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Cell Organization and Sub Cellular Structure Studies (Prokaryotic and Eukaryotic)
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Online procedure

 

  1. Choose any sample A or B.
  2. Clean the slide using soap and water.  Dry the slide with the help of a tissue paper.
  3. Take the culture sample.
  4. Place a drop of water on the slide.
  5. Heat the inoculation loop till red hot. Allow it to cool sufficiently.
  6. Hold the Petri plate in the left hand, open it and pick an isolated colony.
  7. Mix with the water on the slide.
  8. Air dry the spot. And fix the smear by waving it over a flame.
  9. Pour 4 or 5 drops of stain over the smear.
  10. Keep for a minute.
  11. Wash off the excess stain.
  12. Blot dry.
  13. Place the slide on the stage of the microscope.
  14. Observe first at low power i.e., at 10x Objective lens.
  15. Adjust the diaphragm to the largest diameter, allowing the greatest amount of light to pass through.
  16. Adjust the coarse adjustment knob until the specimen is in focus.
  17. Adjust the fine focus.
  18. Observe the image.
  19. Then adjust the diaphragm to get the best lighting. Start with the most light and gradually lessen it until the specimen image has clear, sharp contrast.
  20. Observe the image formed.
  21. Rotate nose piece to 40x objective.( Lens with the blue band.)
  22. Then adjust the diaphragm to get the best lighting. Start with the most light and gradually lessen it until the specimen image has clear, sharp contrast.
  23. Observe the image formed.
  24. Partially rotate nose piece so that 40x and 100x objectives straddle the specimen.
  25. Place a small drop of oil on the slide in the center of the lighted area.
  26. Rotate nose piece so that the 100x oil immersion objective touches the oil.
  27. Focus only the fine adjustment.
  28. Identify the shape of the given bacteria and write down the answer.
  29. Choose the other sample and continue the procedure.

 

Real Experiment Scenario

 

Materials required

 

Clean glass slides, light microscope, Bacterial culture, inoculation loop, Bunsen burner, any of the basic dye(crystal violet, Carbol fuchsin or Methylene blue), dropper and  wash bottle.

 

Procedure

 

  1. Clean the slide using soap and water.  Dry the slide with the help of a tissue paper.
  2. Take the culture sample.
  3. A drop of water is placed on the slide.
  4. Heat the inoculation loop till red hot. And  is sufficiently allowed to cool.
  5. Hold the Petri plate in the left hand, open it and pick an isolated colony.
  6. Mix with the water on the slide.
  7. The spot is air dried. And fix the smear by waving it over a flame.
  8. Pour 4 or 5 drops of crystal violet (or the selected stain) stain over the smear.
  9. Keep for a minute (the time period varies with the dye used).
  10. The excess stain is washed off.
  11. Blot dry.
  12. The slide is placed  on the stage of the microscope.
  13. Observe at 10x, 40x and 100x.

 

Difference Encountered in a Real Laboratory


In an actual laboratory setting, there are certain important steps that are not necessarily applicable in a virtual lab:


1.    While inoculating agar media (plates and agar slants), make sure not to gouge or tear  the surface of the agar with the loop.


2.     Always label the slide and plates with:
                  1. The name of the organism
                  2.  The type of media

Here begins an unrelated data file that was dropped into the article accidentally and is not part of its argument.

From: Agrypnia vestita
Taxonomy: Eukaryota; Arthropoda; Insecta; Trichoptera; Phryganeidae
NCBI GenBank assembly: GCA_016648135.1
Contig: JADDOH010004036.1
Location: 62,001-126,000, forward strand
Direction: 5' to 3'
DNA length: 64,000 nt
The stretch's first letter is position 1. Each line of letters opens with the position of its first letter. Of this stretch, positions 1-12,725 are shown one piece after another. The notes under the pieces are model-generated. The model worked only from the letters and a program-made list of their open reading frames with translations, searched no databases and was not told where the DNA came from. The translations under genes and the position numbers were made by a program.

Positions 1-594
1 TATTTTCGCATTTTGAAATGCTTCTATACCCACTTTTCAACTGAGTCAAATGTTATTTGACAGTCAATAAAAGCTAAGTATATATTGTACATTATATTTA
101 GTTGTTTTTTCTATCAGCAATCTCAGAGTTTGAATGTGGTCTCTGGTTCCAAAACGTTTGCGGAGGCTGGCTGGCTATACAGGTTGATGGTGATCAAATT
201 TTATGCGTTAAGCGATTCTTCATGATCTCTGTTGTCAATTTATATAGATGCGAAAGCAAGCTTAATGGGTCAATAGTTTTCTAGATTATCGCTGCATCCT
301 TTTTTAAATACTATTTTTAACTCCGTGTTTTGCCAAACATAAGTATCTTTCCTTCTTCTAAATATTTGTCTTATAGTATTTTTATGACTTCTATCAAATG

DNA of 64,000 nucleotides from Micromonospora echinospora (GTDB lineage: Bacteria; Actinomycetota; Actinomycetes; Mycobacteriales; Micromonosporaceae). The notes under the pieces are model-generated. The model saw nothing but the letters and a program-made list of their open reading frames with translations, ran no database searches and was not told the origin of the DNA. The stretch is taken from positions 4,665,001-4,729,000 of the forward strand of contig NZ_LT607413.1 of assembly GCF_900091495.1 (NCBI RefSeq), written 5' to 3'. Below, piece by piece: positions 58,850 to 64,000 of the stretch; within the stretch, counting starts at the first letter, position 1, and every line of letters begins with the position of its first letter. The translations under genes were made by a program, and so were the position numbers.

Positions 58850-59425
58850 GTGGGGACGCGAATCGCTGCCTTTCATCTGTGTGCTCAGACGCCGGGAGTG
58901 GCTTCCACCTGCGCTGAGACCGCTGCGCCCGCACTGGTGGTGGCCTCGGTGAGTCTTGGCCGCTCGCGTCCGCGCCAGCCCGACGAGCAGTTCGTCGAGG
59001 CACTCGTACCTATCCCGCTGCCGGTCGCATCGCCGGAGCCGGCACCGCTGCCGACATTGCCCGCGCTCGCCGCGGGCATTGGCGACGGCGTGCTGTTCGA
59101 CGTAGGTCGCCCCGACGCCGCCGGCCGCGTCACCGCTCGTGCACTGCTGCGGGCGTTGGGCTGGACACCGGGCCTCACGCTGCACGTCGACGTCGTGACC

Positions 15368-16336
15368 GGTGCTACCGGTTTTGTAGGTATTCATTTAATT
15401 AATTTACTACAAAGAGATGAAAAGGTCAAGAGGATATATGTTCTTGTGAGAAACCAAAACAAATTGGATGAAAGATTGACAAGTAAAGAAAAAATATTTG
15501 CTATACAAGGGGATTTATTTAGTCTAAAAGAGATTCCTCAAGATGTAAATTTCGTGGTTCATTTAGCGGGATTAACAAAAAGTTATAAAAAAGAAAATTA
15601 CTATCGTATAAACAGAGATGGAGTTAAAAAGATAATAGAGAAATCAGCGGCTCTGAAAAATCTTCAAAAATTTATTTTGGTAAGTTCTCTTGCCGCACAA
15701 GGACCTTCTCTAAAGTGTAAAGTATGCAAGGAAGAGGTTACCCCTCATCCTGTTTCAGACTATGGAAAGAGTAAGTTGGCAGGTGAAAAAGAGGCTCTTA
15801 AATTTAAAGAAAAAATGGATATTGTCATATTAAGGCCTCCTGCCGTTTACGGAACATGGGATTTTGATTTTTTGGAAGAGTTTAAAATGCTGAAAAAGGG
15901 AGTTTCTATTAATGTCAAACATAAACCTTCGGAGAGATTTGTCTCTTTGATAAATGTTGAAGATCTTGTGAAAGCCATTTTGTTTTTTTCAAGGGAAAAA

3.  Your initials
                  4. The date
3.  Make sure to place agar plates in the incubator upside down.  This prevents water condensation from dripping onto the agar surface and spreading over the colonies. This will also prevent contamination and aid in the formation of isolated colonies.

 
4.  Properly adjust the flame of the Bunsen burner. The proper flame is a small blue cone; it is not a large plume, nor is it orange.


5.  While flaming the loop (or needle), be sure that each segment of metal glows orange/red-hot before you move the next segment into the flame. Be careful; the metal will get extremely hot.


6.  Once you have flamed your loop (or needle), do not lay it down, blow on it, touch it with your fingers, or touch it to any surface other than your inoculum or the sterile media.  If you do touch the tip to another surface or blow on it, you will have to re-flame the loop before you proceed with your inoculation.


7.  Allow your loop or needle to cool before you try to pick up your organism.  If you pick up organism with a hot tool, your cells will be killed. To cool your loop or needle quickly, place it on a section of agar that is uninoculated or is at least different from the area from which you will remove cells.


8.  Double-checking the name of the organism on the stock culture from which you are collecting your inoculums.


9.  When removing the caps from tubes, always keep the caps in your hand.  Never set them on the table, as they could pick up contaminants.

10. Always handle open tubes at an angle; never let them point directly up, since airborne or other environmental organisms could fall into the tube and cause contamination.  Also, keep the lid over a plate when removing inoculum, as this will help prevent environmental contamination.


11.  Always flame the lip of a culture tube when you open it and before you replace the cap.


12.   As soon as you are done inoculating, flame your loop or needle. Never place a contaminated tool on your workbench.


13.   Discard all contaminated materials properly and return your supplies to the proper storage locations, and clean up your working area.


14.   Always disinfect your work area when you are finished.
 
 

 

 

 

 

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